Rolling a single die

Recall that to estimate the house edge of craps, we need to simulate rolling two dice. First, we will consider the simpler process of simulating a single die roll, which amounts to uniformly generating a pseudorandom number between 1 and 6.

Programming languages contain packages, or collections of pre-written code that are likely to be reused in multiple contexts. In particular, most languages have a “random” package with a built-in pseudorandom number generator. (In Go, this package, built upon the lagged Fibonacci PRNG mentioned in the previous lesson, is called rand.) A random package should, in addition to other functions, include three useful functions (although their names may vary in different languages):

  1. RandInt(): takes no inputs and returns a pseudorandom integer (within the range of integers allowable for the language and operating system).
  2. RandIntn(): takes a single integer n as input and returns a pseudorandom integer between 0 and n − 1.
  3. RandFloat(): takes no inputs and returns a pseudorandom floating-point decimal number in the interval [0, 1).
STOP: Which of these functions should we use in RollDie() to simulate rolling a die?

It may seem tempting to use RandIntn() to simulate a die roll. For example, the following version of RollDie() generates a pseudorandom integer between 0 and 5, inclusively, and then adds 1 to the resulting number.

RollDie()
    roll ← RandIntn(6)
    return roll + 1

Yet we could just as easily call RandInt() or RandFloat(). For example, if we generate a pseudorandom decimal number from [0, 1), then we can divide this interval into six equally-sized subintervals of length 1/6 and assign the die a value based on which subinterval our number falls into.

RollDie()
    roll ← RandFloat()
    if roll < 1/6
        return 1
    else if roll < 2/6
        return 2
    else if roll < 3/6
        return 3
    else if roll < 4/6
        return 4
    else if roll < 5/6
        return 5
    else
        return 6

But we could also call RandInt(), generating an arbitrary pseudorandom integer and then taking its remainder when dividing by 6 to obtain an integer between 0 and 5, inclusively. As in the preceding function, we can then add 1 to the resulting integer.

RollDie()
    roll ← RandInt()
    return Remainder(roll, 6) + 1
Exercise: Say that we have a weighted die that produces each of 1, 3, 4, and 5 with probability 1/10, and that produces each of 2 and 6 with probability 3/10. Write pseudocode for a RollWeightedDie() function that models this weighted die.

Rolling two dice

We now return to the Sum of Two Dice Problem. The table below shows the sum on two dice for each of the 36 = 6² different outcomes of rolling two six-sided dice. Assuming that the dice are fair, each of these outcomes is equally likely.

Figure: A table showing all 36 equally likely outcomes for rolling two dice and the sum of the dice for each outcome.
Exercise: Write a function SumTwoDice() that takes no input parameters and returns the simulated sum of two six-sided dice.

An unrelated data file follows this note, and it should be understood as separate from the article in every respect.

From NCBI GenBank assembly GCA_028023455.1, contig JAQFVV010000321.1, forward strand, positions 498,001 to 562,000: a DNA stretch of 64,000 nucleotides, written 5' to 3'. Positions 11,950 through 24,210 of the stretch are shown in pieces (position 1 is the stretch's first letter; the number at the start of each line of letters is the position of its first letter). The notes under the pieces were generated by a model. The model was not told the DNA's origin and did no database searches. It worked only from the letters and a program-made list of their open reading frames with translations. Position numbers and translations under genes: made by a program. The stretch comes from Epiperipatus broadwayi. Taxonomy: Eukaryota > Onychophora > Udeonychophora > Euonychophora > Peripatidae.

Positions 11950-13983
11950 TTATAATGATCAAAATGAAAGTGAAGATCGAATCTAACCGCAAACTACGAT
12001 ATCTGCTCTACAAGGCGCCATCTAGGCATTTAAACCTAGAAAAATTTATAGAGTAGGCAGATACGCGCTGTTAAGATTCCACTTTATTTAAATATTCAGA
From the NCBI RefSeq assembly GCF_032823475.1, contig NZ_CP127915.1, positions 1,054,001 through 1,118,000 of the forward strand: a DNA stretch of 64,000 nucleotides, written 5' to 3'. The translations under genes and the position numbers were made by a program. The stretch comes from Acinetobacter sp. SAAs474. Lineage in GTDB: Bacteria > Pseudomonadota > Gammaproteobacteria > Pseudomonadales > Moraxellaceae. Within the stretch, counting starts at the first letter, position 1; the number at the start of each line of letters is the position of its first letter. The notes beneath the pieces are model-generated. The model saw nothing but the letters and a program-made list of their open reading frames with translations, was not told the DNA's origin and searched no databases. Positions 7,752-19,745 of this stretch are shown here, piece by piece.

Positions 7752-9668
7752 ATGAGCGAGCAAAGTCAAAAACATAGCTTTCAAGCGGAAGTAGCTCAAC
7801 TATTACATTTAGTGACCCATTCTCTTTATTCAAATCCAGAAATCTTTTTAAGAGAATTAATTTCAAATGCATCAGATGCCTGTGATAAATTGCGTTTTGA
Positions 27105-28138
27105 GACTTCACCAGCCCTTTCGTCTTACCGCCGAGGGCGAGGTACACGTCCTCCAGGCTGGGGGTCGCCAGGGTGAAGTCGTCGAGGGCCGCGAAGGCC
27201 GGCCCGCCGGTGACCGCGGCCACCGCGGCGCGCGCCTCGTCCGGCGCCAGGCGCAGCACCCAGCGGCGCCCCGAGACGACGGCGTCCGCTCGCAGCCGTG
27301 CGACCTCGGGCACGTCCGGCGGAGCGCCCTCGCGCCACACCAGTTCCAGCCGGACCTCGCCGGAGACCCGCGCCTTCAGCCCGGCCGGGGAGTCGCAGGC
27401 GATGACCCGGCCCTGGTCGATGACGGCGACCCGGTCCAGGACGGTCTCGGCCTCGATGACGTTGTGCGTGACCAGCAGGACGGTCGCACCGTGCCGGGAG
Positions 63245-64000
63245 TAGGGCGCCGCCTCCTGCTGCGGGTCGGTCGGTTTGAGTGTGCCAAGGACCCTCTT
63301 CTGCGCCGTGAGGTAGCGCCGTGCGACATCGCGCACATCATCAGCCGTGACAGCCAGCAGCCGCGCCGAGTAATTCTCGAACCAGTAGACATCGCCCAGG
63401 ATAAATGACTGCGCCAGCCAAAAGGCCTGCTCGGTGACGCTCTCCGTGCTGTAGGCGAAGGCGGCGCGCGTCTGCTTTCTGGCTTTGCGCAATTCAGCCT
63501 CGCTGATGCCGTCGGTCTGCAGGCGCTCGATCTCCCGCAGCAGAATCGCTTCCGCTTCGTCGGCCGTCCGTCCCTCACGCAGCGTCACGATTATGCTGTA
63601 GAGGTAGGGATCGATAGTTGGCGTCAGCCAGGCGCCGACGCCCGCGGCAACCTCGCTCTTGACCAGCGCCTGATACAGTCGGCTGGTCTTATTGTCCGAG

If we are thinking mathematically, then we would notice that the probability of rolling an x is the number of ways in which an x can be rolled, divided by the total number of outcomes (36). So, the probability of rolling a 2 is 1/36, the probability of rolling a 3 is 2/36, and so on. This reasoning leads us to apply the same principle we saw earlier before to divide the interval [0,1) into subintervals. We could divide [0,1) into 36 subintervals of equal width, but our function will be shorter if we divide [0, 1) into 11 subintervals where the width of the interval is equal to the probability that the sum of two dice will be one of the 11 integer values between 2 and 12. This idea is implemented by the following (abbreviated) pseudocode for SumTwoDice().

SumTwoDice()
    roll ← RandFloat()
    if roll < 1/36
        return 2
    else if roll < 3/36
        return 3
    else if roll < 6/36
        return 4
    ... (etc.)

We have consistently seen the power of mathematical rigor for helping us write efficient programs. But summing two dice offers an example of how we can miss a much simpler solution to a problem by being overly mathematical. In this case, modularity will make our work very easy, since rolling two dice is equivalent to rolling a single die twice.

SumTwoDice()
    return RollDie() + RollDie()
Exercise: Write a function in pseudocode called SumMultipleDice() that takes an integer numDice as input and returns the sum of the outcomes of rolling a die numDice times.

We now know enough to estimate the house edge of craps using ComputeCrapsHouseEdge() and PlayCrapsOnce(), reproduced below.

ComputeCrapsHouseEdge(numTrials)
    count ← 0
    for numTrials total trials
        outcome ← PlayCrapsOnce()
        if outcome = true
            count ← count + 1
        else
            count ← count − 1
    return count/numTrials

PlayCrapsOnce()
    firstRoll ← SumTwoDice()
    if firstRoll = 2, 3, or 12
        return false (player loses)
    else if firstRoll = 7 or 11
        return true (player wins)
    else
        while true
            newRoll ← SumTwoDice()
            if newRoll = firstRoll 
               return true
            else if newRoll = 7
                return false

Join us for this chapter’s code alongs to implement these functions. For now, we return to the chapter’s main objective of forecasting an election from polling data, where we will also see the power of modularity.

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